Logo creation, mockups, wireframing, and inner page design are the core components of website design. When executed in order, in a timely fashion, by professional web designers, with feedback from the website owner, the final result is a solid website foundation which is ready to move into the programming phase.
STEP TWO: P R O G R A M M I N G
Once the design phase is complete, and the design frozen, the process moves forward into the development and programming phases. It is important to carefully review and make all necessary changes before signing off and freezing the design because it is difficult and costly to go back once development and programming begin. It is important to communicate during this programming implementation phase to maximize results and minimize scope creep. For reference, scope creep occurs when the scope of a project expands beyond what was originally discussed and agreed upon. As issues arise, we guide you through the decision making process, explain terminology, answer questions, and help with best practices that we have learned through experience. Our strength is our understanding of CFWebstore and the underlying technologies and methodologies enough to know what is possible, and offer value-added suggestions as to the best way to proceed.
The programming phase is the next step where we begin slicing up the design templates crated during the design phase and overlaying them on top of the template files. This maintains the existing functionality while changing the look and feel to what has been specified. Once the default logo, colors, and graphics are adjusted, we move onto the wireframe detail. Certain pages are removed, others are added, and the default navigation with appropriate hyperlinks is developed. If a dynamic header or side menu was specified in the design phase, it is developed and installed at this point in the programming. Once these items are complete, the website and database has been setup on the server, the default system has been loaded onto the domain, the website logo, color palette, and graphics have replaced the templates defaults, the necessary inner pages have been added and the unnecessary inner pages removed base on the wireframe layout, and finally the dynamic header or side bar menu will have been added if it was called for.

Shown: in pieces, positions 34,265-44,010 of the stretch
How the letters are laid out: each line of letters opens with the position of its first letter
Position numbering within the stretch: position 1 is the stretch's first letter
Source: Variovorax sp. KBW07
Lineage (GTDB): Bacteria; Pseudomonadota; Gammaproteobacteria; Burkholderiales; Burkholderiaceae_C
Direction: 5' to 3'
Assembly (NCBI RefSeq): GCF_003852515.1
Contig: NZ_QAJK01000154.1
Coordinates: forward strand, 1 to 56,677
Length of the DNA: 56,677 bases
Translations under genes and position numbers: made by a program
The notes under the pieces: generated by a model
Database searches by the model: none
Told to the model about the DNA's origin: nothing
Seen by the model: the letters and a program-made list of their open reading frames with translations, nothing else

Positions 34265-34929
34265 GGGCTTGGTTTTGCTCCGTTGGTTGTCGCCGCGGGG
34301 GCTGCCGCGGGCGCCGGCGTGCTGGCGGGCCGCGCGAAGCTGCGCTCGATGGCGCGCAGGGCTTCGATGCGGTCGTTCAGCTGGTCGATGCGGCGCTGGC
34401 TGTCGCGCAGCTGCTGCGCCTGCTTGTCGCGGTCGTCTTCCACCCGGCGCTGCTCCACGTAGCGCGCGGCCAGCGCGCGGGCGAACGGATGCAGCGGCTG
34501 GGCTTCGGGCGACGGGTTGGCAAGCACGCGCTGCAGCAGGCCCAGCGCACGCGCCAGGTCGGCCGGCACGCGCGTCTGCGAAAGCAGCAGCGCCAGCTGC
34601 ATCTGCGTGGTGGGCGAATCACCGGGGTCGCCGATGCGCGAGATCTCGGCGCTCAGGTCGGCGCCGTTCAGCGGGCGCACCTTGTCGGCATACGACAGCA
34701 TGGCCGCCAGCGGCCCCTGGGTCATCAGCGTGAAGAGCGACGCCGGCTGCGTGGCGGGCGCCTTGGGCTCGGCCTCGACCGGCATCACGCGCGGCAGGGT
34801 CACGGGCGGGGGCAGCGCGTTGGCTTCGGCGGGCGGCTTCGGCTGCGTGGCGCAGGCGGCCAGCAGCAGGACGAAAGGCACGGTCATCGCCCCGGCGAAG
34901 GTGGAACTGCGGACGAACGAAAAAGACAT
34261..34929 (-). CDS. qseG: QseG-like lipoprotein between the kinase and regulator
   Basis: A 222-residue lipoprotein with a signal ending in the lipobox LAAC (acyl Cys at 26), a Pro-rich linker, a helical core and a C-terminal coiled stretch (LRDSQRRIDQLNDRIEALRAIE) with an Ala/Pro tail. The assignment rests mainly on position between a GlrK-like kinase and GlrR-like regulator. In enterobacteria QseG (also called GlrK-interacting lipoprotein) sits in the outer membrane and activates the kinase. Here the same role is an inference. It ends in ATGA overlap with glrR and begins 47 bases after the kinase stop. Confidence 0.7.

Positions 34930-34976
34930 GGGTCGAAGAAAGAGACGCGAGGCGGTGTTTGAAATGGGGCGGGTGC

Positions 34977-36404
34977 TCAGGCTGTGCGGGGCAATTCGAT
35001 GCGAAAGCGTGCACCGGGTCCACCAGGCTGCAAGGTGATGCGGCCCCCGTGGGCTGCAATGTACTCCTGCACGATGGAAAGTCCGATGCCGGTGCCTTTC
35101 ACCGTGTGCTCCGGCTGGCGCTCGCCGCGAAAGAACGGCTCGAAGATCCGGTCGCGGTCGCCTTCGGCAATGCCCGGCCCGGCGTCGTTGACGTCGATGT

The next part of programming addresses any minor functional changes required by adding or modifying code on the respective template files. We attempt to keep code modifications to a minimum because our Content Management System (CMS) is continually updating the system and putting out new versions. Modifying the base code makes upgrades more difficult and increases the chance of problems occurring during the upgrade process. However, we are able to plan, quote and execute custom functionality requests for clients who have legitimate and specific business requirements that do not fit the standard functionality and can budget for the cost of that custom programming.
Finally, in order to reduce the need for custom programming by individual clients, we frequently monitor customer requests and make not of those requests that seem to be recurring and have a legitimate business purpose that can extend across multiple industries. In these situations, we review the need and carefully plan out both the development and implementation of what we term an ‘Add-On Module’ for the CMS system. By standardizing and doing the development work upfront on the ‘Add-On Module’ we are able to share the cost among several customers, reduce implementation time, and manage which modules different websites are utilizing for reference during our upgrades. To see a list of our current ‘Add-On Modules’, their respective descriptions click on the links below.
Any time programming is done, we review and analyze the site to determine final adjustments / corrections that need to be made, and test to verify everything is functioning properly.